As horror fans, we love to hear stories of the movies that almost happened; the projects that almost came to be; the talent that almost teamed up for what could’ve been, at the very least, a memorable moment in genre cinema.
There have been a slew of documentaries coming out in the last few years showcasing the “what if” of certain proposed projects such as JODOROWSKY’S DUNE. And even the rumored stories about Stuart Gordon’s AMERICAN PSYCHO or David Lynch’s RETURN OF THE JEDI have all become folklore. Here’s one that would’ve been so epic, it hurts me every time I think about what could’ve been.
It’s no secret now in retrospect that HALLOWEEN: THE CURSE OF MICHAEL MYERS (aka HALLOWEEN 666: THE ORIGIN OF MICHAEL MYERS) was plagued with tons of production problems, an early “producer’s cut” that test audiences did not like and re-shoots after their main star, Donald Pleasence, had passed away. After years of bootlegging and countless discussions about these 2 versions of the sequel, both are now available in high def on Blu-Ray for fans to compare, contrast and enjoy.
The idea of “The Man In Black” with the thorn tattoo was introduced in HALLOWEEN 5: THE REVENGE OF MICHAEL MYERS with no concrete plan as to who he was or what he was doing. That was up to PART 6’s screenwriter Dan Farrands. And Farrands, a die-hard fan of the original series, did everything he could to make sure his script honored what came before and answered a lot of the threads left open from the previous entry. He wanted “The Man In Black” to be Dr. Wynn from the original movie. And he does in fact appear in the movie, portrayed serviceably by actor Mitchell Ryan. But when drafting the screenplay, Farrands has someone else in mind.
In this 2005 interview for Icons Of Fright, Farrands explained, “My idea was always to end the movie with this incredible battle for Michael Myers’ soul between the good doctor and the evil doctor and that was really what it was building to in the script. I had written the part of Dr. Wynn with the idea of casting a serious equal for Donald. I had begged the producers to offer it to the actor I had in mind as I was writing … I actually wrote the part for Christopher Lee. This is perfect because you have two amazing horror character actor veterans. Two giants in one movie.”
One of the famous tid-bits from the original HALLOWEEN is that John Carpenter offered the role of Michael Myers’ doctor and arch-nemesis Sam Loomis to Christopher Lee and Lee turned it down! Something the actor has publicly said he regretted later on. This would’ve been an amazing way to rectify all that.
“Can you imagine him being revealed as the man in black? He had the right persona and the right build. And those gaunt, glacial features. He was just the perfect person to play off of Donald. Imagine seeing those two on film together … in what turned out to be Donald’s final screen performance? It would’ve been insane. For horror film lovers and all the way back to the Hammer films. All those amazing films that they had both done. It would have elevated this movie to a place where no HALLOWEEN film had gone before.”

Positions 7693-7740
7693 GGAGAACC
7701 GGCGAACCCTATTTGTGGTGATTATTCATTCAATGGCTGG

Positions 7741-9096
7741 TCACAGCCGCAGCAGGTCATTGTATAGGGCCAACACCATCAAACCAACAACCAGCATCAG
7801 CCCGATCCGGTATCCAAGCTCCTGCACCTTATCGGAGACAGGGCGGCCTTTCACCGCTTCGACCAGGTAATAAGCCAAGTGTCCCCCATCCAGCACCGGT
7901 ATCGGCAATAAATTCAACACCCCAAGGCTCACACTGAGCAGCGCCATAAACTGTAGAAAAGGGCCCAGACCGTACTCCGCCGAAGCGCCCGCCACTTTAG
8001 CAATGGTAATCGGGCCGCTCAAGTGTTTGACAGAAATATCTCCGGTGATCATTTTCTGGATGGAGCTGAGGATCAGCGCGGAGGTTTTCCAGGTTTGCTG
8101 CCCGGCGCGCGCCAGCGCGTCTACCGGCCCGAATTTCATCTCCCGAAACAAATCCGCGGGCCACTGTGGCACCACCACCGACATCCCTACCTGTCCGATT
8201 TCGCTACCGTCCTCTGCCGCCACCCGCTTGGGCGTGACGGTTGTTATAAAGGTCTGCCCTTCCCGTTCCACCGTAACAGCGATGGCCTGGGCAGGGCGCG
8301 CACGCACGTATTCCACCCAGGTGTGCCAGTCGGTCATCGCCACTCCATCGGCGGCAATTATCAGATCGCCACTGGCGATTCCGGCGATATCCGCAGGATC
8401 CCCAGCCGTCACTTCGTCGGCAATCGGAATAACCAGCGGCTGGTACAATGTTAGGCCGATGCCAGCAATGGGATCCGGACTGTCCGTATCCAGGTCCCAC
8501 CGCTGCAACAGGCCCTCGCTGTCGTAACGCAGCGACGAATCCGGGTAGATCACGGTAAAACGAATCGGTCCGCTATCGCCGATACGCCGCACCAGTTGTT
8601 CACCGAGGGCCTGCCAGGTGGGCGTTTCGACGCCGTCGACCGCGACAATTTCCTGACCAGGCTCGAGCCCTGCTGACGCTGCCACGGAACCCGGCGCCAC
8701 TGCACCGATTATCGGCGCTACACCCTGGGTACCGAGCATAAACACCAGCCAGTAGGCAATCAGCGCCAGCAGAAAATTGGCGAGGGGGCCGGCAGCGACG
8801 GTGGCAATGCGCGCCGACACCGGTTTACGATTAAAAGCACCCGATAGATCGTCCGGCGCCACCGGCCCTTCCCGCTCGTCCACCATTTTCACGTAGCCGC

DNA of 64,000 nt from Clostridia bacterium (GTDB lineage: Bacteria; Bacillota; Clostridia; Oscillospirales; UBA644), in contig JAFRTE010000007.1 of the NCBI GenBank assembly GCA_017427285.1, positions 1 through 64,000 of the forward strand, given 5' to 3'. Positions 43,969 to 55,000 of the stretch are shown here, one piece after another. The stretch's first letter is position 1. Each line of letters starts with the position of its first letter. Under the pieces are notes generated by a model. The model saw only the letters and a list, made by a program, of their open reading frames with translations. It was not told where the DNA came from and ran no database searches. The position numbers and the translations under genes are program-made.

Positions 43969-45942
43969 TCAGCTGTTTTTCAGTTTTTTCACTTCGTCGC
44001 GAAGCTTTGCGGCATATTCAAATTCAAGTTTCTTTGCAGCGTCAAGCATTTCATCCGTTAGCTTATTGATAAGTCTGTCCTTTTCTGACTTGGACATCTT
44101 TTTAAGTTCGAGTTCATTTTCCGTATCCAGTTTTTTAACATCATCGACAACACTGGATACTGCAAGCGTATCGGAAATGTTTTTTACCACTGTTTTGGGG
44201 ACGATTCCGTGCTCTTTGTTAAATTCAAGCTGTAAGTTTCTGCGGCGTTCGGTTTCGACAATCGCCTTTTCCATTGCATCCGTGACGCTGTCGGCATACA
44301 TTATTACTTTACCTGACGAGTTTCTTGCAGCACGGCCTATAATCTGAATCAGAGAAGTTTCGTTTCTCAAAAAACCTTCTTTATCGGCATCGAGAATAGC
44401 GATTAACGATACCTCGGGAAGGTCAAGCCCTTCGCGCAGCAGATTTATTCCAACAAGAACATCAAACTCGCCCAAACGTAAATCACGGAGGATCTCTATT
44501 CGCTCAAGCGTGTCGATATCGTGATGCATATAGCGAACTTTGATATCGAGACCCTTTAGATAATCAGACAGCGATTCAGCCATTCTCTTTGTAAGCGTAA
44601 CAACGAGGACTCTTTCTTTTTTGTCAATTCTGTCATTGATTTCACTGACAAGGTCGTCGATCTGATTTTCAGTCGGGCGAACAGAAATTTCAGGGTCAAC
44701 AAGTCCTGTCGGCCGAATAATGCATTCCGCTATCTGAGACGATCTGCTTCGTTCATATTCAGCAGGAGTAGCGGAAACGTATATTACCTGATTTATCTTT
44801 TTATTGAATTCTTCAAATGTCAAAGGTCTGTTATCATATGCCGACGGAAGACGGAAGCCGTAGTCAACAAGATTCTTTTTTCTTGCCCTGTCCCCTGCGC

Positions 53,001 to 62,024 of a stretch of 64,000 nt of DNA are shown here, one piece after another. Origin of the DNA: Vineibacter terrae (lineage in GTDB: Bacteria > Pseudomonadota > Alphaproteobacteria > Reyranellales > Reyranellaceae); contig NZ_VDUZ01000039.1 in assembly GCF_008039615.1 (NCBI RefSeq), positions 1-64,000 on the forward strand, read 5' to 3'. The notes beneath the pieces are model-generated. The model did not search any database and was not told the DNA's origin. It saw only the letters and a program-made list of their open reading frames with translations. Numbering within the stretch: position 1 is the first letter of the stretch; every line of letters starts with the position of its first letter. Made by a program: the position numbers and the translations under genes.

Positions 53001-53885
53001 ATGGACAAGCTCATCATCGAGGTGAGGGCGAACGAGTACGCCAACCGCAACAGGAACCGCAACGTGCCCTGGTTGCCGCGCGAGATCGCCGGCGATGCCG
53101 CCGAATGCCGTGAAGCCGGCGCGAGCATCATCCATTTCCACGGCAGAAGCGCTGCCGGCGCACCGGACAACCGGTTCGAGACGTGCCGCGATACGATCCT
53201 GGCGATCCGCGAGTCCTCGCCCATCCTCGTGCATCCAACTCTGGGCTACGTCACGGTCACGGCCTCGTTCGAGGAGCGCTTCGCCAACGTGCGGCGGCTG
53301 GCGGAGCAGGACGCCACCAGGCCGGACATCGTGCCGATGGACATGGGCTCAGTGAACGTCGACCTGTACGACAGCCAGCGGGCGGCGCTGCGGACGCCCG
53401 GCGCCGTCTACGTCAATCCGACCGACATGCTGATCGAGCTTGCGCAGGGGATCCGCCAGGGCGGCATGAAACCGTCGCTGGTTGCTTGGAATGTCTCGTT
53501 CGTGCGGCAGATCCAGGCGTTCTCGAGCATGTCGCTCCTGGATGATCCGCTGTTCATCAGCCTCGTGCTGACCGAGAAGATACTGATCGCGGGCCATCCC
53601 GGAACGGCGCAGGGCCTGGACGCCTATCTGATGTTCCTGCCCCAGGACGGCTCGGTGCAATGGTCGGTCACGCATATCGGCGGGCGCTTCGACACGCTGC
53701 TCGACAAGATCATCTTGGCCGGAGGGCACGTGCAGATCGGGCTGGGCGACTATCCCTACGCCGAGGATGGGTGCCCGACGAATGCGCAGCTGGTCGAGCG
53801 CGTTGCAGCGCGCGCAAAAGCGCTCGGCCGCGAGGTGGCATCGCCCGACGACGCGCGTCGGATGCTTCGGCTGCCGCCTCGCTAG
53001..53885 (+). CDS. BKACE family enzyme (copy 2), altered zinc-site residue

Remember, this was 1995 – a time when Lee wasn’t nearly as active or as well-known as he used to be. And the “powers that be” told the writer that “He’s too old. No one cares. No one remembers him.” A few short years later, Lee would make a huge come back appearing in both the STAR WARS prequel trilogy and Peter Jackson’s LORD OF THE RINGS trilogy.
“Donald Pleasence, to me, deserved to be on screen with a contemporary,” said Farrands. “That was just another thing I remember being shot down and standing there thinking, “you can’t be serious!” Knowing in my heart that this was absolutely the right way to do this. And then having it made very clear that I wasn’t the one calling the shots.”
Donald Pleasence and Christopher Lee did share one short scene together in a horror movie. They both appear in Gary Sherman’s 1972 cult classic DEATH LINE, released here in the States as RAW MEAT. In a 2006 interview I conducted with Sherman on Icons Of Fright, he noted that the biggest challenge to these 2 legends sharing the screen together was their height difference!
“I had to figure out how to put these guys nose to nose,” Sherman told us back then. “That determined the way I shot it. In the beginning, Donald was the dominant character, so I started with close-ups of Donald and wide shots of Christopher and as Christopher gained dominance in the scene, the camera kept moving closer in on him and further & further away from Donald. Until Christopher sat down they were never in a two shot.” Take a look.
How cool was that? Could you have imagined these two together in a HALLOWEEN movie?!
You can read the entire full length Icons Of Fright interview with HALLOWEEN 6 screenwriter Dan Farrands right here. Also, I was fortunate enough to moderate a “pirate commentary” for the theatrical version version of HALLOWEEN 6 with Farrands back in 2011, which is not featured in the box set or available anywhere else. Be sure to check that out right here.